What I’m listening to – My Daily Mix on Spotify
What I’m watching – College football
What I’m doing – Exploring the largest hot springs pool in the world
I recently had a conversation with a veteran City Manager in my state who was most curious about what it was like working for a county. This guy has been a city manager for nearly a decade (without any county experience) so he offered a clear perspective – “I like to be in charge”.
Managing a county is the “dark side” for some or a place others shy from because you have to ask permission a bit more than they would as a City Manager. Counties are interesting environments and I think more City Managers should better understand their county counterparts for more effective local relationships.
Prior to working for Routt County, I spent a decade working for a series of four cities. I didn’t plan to work for a county (I was one of those “cities are where it’s at” guys) but when the chance for advancement as a Deputy County Manager appeared, I jumped at it for several reasons. Primarily, I wanted to get more management experience and to build an organization myself rather than enhance a high performing one. My county experience has been all I expected and more. County management has taught me that all places, departments and parts are not the same and each deserves my respect and understanding so that I can offer an appropriate solution.
County management requires skill in reading the situation. In most organizations, county commissioners are viewed as full-time employees – different and more involved than City Councilmembers. The difference of reporting to three commissioners versus five, seven or nine (god help those reporting to eleven or more councilmembers!!!) means that more power is concentrated in each commissioner. One person can have far more influence on the outcome of a discussion among commissioners. To get things done, a county manager needs to be skilled in knowing when to push, how to promote an idea, and when to shut up and ride along.
County management requires skill in leading from behind. I may have a unique experience but I have found that my commissioners want to make more operational decisions than a Council would. This exacerbates that typical problem of having laypeople make operational decisions – meaning that an experienced manager has to push gently and deftly to get a result. I have spent a significant time on strategic plan implementation, in assessment of departments and department functions that have gone stale and in making communication with both employees and residents a priority. None of these topics were top of mind to my commissioners but they needed to be addressed so I had to build my case and consistently push change until I was rewarded.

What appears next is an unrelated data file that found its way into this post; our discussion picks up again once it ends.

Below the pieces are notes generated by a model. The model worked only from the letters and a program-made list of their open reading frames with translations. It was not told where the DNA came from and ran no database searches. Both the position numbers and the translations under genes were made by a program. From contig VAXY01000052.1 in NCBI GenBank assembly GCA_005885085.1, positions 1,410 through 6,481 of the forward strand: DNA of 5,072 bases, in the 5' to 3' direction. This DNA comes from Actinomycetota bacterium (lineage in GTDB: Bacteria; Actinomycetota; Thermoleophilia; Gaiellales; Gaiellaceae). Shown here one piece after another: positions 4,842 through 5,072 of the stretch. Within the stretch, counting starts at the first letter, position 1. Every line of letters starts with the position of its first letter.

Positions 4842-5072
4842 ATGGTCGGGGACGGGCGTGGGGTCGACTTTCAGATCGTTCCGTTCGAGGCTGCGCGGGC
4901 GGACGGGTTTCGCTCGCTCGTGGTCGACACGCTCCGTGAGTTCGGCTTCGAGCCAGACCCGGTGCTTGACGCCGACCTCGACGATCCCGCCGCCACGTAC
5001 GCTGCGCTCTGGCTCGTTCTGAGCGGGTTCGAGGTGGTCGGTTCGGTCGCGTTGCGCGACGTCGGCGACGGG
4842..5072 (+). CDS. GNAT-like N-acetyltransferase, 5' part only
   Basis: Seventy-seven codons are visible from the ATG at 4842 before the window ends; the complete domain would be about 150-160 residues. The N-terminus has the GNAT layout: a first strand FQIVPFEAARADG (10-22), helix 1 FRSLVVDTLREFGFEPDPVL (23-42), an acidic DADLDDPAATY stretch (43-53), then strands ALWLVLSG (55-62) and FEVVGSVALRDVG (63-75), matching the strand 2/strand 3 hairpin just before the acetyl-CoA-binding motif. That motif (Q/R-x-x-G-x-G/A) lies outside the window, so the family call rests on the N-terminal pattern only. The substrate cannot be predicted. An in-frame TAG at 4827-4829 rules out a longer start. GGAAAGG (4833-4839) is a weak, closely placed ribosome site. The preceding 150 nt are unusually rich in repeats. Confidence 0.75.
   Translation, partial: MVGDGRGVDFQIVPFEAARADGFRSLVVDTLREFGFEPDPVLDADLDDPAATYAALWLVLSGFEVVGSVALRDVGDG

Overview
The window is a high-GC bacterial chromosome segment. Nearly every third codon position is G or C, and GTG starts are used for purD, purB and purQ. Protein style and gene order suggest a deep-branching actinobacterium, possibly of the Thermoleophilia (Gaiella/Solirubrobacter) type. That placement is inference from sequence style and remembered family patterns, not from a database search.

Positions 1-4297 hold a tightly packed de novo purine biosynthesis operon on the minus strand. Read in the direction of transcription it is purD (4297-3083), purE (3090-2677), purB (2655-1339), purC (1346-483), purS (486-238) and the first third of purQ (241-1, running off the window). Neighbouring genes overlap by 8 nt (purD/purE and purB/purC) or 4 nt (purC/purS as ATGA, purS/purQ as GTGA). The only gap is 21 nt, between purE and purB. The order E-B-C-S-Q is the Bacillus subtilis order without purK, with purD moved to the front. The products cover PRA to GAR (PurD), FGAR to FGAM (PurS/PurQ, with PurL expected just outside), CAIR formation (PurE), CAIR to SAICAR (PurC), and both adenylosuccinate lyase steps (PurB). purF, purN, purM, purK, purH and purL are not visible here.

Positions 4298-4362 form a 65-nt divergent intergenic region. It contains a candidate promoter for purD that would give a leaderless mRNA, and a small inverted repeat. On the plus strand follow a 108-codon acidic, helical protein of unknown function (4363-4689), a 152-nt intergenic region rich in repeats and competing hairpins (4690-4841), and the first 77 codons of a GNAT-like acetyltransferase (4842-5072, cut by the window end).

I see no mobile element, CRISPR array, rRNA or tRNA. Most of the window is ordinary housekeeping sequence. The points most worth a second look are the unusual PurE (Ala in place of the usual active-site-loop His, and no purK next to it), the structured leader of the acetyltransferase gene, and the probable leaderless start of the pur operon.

County management requires compromise. I have to work with about five elected department heads. These folks are independent elected officials but not completely independent – the commissioners still approve their budgets. All county elected positions are partisan and unfortunately that can bring in a level of “national politics” to operational decisions. I can call a meeting of all department heads and count on the fact that some of the elected department heads will choose to come and others will not. Also, as we make changes that affect elected department heads getting them to participate in county-wide initiatives can be a challenge that requires a discussion of WIIFM (what’s in it for me).
County management requires balance. It’s not only the people but managing a place that has multiple incorporated communities requires balancing the needs of those places and the people in them. There’s a simplicity to managing one place and rallying the community around completing a project or addressing a challenge. County management requires working with your own elected officials and those of each incorporated community. You’re not going to get ahead in that environment without balancing cooperation, tact and a firm hand to maintain eyes on the details.
County management requires you hustle harder. Let’s face it the whole “I’d rather be in charge”-thing comes with a certain truth. From a manager’s standpoint you’re working up hill and constantly in a place where you have to think not only what has to happen but how to convince others to let you make it happen. The challenges can also come in the form of explaining county services or recruiting highly qualified candidates.
County management is more challenging than city management. OK I said it. Let’s debate that! I think that given the need for sharper people skills and ability to work collaboratively that county management is harder. I can’t mandate change as much as a city may – no matter how much it makes sense or meets the current best practice.